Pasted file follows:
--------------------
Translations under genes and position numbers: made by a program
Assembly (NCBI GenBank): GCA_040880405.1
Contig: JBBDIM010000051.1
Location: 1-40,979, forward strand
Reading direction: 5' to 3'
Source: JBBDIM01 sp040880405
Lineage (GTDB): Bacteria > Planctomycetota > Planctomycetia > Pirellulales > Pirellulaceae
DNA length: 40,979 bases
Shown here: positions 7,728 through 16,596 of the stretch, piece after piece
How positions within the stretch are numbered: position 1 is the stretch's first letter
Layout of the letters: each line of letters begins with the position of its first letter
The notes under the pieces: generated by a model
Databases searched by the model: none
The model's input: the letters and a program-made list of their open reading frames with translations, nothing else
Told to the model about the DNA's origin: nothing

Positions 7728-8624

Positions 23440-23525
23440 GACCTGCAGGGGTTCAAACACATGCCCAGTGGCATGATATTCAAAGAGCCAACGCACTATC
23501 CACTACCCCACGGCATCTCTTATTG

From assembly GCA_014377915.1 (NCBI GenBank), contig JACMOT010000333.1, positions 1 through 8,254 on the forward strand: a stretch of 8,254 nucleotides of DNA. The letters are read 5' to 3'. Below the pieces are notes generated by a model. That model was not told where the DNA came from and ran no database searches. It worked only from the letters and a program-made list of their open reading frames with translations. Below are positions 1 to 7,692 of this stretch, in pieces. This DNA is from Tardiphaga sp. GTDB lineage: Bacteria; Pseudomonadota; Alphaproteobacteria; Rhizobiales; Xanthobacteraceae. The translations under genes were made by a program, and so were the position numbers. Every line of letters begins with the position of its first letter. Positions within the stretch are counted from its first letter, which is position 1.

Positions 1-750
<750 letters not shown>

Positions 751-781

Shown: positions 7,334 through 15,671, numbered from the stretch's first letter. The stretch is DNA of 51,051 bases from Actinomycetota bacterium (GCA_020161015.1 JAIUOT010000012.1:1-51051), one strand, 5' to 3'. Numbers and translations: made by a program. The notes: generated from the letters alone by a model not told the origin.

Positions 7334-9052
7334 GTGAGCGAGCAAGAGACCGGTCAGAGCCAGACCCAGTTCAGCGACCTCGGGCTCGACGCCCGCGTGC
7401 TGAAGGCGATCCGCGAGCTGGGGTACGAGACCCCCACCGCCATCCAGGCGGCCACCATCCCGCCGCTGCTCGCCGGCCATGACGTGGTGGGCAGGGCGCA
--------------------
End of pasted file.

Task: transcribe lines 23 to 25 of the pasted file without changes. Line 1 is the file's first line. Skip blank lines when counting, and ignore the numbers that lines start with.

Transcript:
Positions 751-781

Shown: positions 7,334 through 15,671, numbered from the stretch's first letter. The stretch is DNA of 51,051 bases from Actinomycetota bacterium (GCA_020161015.1 JAIUOT010000012.1:1-51051), one strand, 5' to 3'. Numbers and translations: made by a program. The notes: generated from the letters alone by a model not told the origin.

Positions 7334-9052